Before we get to the lab exercise, we wanted to take some time to discuss options for generating your AWS KMS CMK. AWS KMS provides you with two alternatives to store your CMK. Your security requirements may dictate which alternative is suitable for your workloads on Amazon EKS.
There is an AWS Online Tech Talk on Encrypting Secrets in Amazon EKS that dives deep into this topic.
For most users, the default AWS KMS key store, which is protected by FIPS 140-2 validated cryptographic modules, fulfills their security requirements.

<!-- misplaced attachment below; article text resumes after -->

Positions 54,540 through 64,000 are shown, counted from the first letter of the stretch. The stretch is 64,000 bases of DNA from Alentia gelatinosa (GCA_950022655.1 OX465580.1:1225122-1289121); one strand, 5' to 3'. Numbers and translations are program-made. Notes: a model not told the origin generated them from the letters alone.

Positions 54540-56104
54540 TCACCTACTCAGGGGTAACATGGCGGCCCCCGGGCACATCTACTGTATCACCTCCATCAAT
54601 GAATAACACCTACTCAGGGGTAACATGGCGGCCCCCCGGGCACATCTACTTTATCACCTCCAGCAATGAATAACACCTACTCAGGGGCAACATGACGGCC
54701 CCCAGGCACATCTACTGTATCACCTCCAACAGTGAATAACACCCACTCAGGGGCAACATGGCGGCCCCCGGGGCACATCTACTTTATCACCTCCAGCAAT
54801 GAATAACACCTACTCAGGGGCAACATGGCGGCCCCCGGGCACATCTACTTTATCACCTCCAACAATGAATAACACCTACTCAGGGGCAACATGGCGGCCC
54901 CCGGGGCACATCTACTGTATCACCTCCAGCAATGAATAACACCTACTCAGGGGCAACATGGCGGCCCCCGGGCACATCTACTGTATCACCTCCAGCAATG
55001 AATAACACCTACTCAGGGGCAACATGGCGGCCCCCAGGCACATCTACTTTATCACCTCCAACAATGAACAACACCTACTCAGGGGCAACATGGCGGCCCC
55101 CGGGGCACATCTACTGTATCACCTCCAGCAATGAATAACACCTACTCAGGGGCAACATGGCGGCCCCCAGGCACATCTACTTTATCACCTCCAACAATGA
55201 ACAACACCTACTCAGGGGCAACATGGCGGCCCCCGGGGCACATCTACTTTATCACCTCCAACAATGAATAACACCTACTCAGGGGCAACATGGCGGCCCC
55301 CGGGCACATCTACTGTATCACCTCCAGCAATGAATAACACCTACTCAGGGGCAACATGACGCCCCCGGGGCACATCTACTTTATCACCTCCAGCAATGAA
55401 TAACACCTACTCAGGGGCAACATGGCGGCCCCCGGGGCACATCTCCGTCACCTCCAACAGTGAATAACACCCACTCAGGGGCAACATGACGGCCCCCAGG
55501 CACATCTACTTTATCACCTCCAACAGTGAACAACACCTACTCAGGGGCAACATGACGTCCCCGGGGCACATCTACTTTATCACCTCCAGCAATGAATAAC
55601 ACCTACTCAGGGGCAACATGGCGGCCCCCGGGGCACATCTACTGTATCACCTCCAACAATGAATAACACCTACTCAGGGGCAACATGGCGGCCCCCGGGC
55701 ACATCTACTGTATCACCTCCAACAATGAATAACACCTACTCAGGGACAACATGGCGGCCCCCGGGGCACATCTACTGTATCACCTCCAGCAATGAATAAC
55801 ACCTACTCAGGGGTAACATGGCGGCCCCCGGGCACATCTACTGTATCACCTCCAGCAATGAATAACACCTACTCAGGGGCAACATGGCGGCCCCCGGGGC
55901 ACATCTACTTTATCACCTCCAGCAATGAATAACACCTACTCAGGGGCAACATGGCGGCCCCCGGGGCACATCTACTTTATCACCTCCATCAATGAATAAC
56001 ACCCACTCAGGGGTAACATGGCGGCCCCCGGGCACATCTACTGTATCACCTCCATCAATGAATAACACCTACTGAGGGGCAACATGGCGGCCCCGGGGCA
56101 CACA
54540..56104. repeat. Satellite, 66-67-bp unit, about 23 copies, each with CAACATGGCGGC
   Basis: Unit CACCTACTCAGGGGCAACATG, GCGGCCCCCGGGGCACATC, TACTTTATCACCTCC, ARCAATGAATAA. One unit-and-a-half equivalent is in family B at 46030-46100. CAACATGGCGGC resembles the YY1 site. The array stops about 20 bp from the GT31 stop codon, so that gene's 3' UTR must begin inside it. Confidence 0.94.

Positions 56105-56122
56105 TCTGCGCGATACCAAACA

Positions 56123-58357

However, you might consider creating a custom key store if your organization has any of the following requirements:
If any of these requirements apply to you, consider using AWS CloudHSM with AWS KMS to create a custom key store.
What level of FIPS 140-2 cryptographic validation does the AWS KMS HSM hold?
The AWS KMS HSMs are validated at Level 2 overall. You can read more about the topic in this blog post.
Keep in mind that the KMS Custom Key Store functionality makes use of a minimum of two AWS CloudHSM instances.
Aside from compliance and security requirements, you may want to consider the cost of using custom key stores. Below you can find a cost comparison between default AWS KMS key store and AWS KMS custom key store for the N. Virginia AWS region (us-east-1). You can find the latest KMS pricing information here.
Now that we have discussed AWS KMS support for custom key stores, let’s move on to the exercise.